III. Discussion

First, DCSB argues McNeal failed to allege a retaliation claim under Section 504. Second, DCSB argues McNeal failed to properly exhaust her administrative remedies in accordance with the Individuals with Disabilities Education Act ("IDEA"), 20 U.S.C. § 1415, prior to filing her Section 504 lawsuit. The Court addresses these two arguments separately.

A. Retaliation Claim

McNeal's retaliation claim under Section 504 is atypical. McNeal does not allege her child was discriminated or retaliated against, nor that she was dissatisfied with her child's Section 504 plan. Instead, McNeal asserts DCSB retaliated against her, in violation of the Rehabilitation Act, for advocating for her handicapped child's rights.

The Rehabilitation Act does not specifically provide an anti-retaliation provision. However, the Eleventh Circuit in Albra v. City of Fort Lauderdale, provided that "[t]he anti-discrimination provision of the Rehabilitation Act incorporates the anti-retaliation provision of the [Americans with Disabilities Act ("ADA")]." 232 F. App'x 885, 891 (11th Cir. 2007) (citing 29 U.S.C. § 794(a), (d); 42 U.S.C. § 12203(a)). Thus, "the prima facie case for retaliation under the Rehabilitation Act is the same as that under the ADA." Id. at 891 (citing Holbrook v. City of Alpharetta, Ga., 112 F.3d 1522, 1526 n.2 (11th Cir. 1997)). Moreover, because the ADA retaliation provision is similar to that of Title VII, retaliation claims filed under the Rehabilitation Act are assessed under the same framework as Title VII retaliation claims. Shannon v. Postmaster Gen. of U.S. Postal Serv., 335 F. App'x 21, 26 (11th Cir. 2009); Wilbourne v. Forsyth Cnty. Sch. Dist., 306 F. App'x 473, 475 (11th Cir. 2009). Accordingly, to establish a prima facie case for retaliation under the Rehabilitation Act, McNeal must show "(1) that she engaged in statutorily protected activity; (2) that she suffered an adverse employment action; and (3) a causal link between the protected activity and the adverse action." Wilbourne, 306 F. App'x at 475 (internal marks omitted) (citing Standard v. A.B.E.L. Servs., Inc., 161 F.3d 1318, 1328 (11th Cir. 1998)).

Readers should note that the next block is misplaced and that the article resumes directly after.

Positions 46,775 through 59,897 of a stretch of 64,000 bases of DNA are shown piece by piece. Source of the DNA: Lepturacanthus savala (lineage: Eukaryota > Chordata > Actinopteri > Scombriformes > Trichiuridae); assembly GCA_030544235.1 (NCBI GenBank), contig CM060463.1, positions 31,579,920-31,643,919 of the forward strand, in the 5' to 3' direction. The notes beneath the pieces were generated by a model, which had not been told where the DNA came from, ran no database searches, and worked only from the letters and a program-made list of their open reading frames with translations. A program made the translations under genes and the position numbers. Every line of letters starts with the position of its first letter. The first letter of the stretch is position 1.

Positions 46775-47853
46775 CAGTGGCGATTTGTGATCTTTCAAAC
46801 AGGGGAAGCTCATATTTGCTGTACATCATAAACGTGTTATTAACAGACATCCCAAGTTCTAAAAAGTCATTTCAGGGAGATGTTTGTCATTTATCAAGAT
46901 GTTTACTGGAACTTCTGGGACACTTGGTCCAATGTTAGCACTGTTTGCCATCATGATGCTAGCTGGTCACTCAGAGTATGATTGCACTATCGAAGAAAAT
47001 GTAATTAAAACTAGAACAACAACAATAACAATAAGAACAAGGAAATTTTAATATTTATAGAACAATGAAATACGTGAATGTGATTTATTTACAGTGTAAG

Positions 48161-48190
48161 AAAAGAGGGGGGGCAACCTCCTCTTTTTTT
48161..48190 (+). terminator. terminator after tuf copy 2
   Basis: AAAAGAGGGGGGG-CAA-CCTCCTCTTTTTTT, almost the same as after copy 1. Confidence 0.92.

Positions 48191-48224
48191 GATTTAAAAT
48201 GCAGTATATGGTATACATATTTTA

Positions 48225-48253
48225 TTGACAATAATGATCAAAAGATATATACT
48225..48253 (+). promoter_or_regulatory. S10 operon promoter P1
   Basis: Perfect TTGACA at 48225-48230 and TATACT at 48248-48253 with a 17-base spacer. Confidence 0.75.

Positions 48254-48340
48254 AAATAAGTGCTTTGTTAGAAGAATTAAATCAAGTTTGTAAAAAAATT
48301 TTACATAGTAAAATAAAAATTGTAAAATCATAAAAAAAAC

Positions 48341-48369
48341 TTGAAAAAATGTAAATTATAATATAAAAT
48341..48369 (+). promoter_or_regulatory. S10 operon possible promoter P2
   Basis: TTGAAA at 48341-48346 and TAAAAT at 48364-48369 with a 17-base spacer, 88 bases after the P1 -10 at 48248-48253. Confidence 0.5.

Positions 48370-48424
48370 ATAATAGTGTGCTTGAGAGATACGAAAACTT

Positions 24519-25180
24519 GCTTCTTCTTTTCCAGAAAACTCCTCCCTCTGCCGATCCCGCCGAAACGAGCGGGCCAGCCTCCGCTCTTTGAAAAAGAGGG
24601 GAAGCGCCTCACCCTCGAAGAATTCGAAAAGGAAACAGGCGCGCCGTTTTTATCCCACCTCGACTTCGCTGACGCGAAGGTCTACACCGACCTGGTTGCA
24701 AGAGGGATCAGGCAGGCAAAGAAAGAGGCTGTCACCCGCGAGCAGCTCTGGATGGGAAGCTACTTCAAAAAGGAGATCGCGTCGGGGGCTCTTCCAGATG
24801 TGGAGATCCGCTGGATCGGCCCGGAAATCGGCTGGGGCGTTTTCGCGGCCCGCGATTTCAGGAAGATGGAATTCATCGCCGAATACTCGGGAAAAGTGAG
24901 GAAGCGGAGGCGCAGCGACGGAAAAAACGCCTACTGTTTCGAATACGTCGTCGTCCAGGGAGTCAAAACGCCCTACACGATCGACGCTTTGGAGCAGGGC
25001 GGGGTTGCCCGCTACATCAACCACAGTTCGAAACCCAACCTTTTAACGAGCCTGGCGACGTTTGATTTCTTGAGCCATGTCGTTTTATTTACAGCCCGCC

McNeal has pled sufficient facts to infer she engaged in a statutorily protected activity under the Rehabilitation Act. McNeal asserted that her daughter had a disability and pursuant to 29 U.S.C. § 794(a), was entitled to a Section 504 plan. The ADA's retaliation provision, which is incorporated into the Rehabilitation Act, provides that "[i]t shall be unlawful to coerce, intimidate, threaten, or interfere with any individual . . . on account of . . . her having aided or encouraged any other individual in the exercise or enjoyment of, any right granted or protected by [the Act]." 42 U.S.C. § 12203(b) (emphasis added). McNeal alleges she advocated on behalf of her child for the school to provide her child with a Section 504 plan based on the child's disability, a statutorily protected activity under the Rehabilitation Act.

McNeal also sufficiently pled that she suffered an adverse employment action. The Eleventh Circuit has held that to sufficiently plead an adverse action, the plaintiff must show a reasonable employee would have found such conduct materially adverse. Shannon v. Postmaster Gen. of U.S. Postal Serv., 335 F. App'x 21, 26 (11th Cir. 2009) (citation omitted). Likewise, in analyzing a retaliation claim under Title VII, the United States Supreme Court has held that to demonstrate an adverse action, the plaintiff must show such action taken by her employer "well might have dissuaded a reasonable worker" from engaging in statutorily protected activity. Burlington N. & Santa Fe Ry. Co. v. White, 548 U.S. 53, 68 (2006). Among other things, McNeal asserts she was demoted resulting in a substantial loss of pay, received poor performance reviews, and was denied merit pay and travel and training opportunities. A reasonable employee could easily find such conduct to be materially adverse. See Doe v. Dekalb Cnty. Sch. Dist., 145 F.3d ...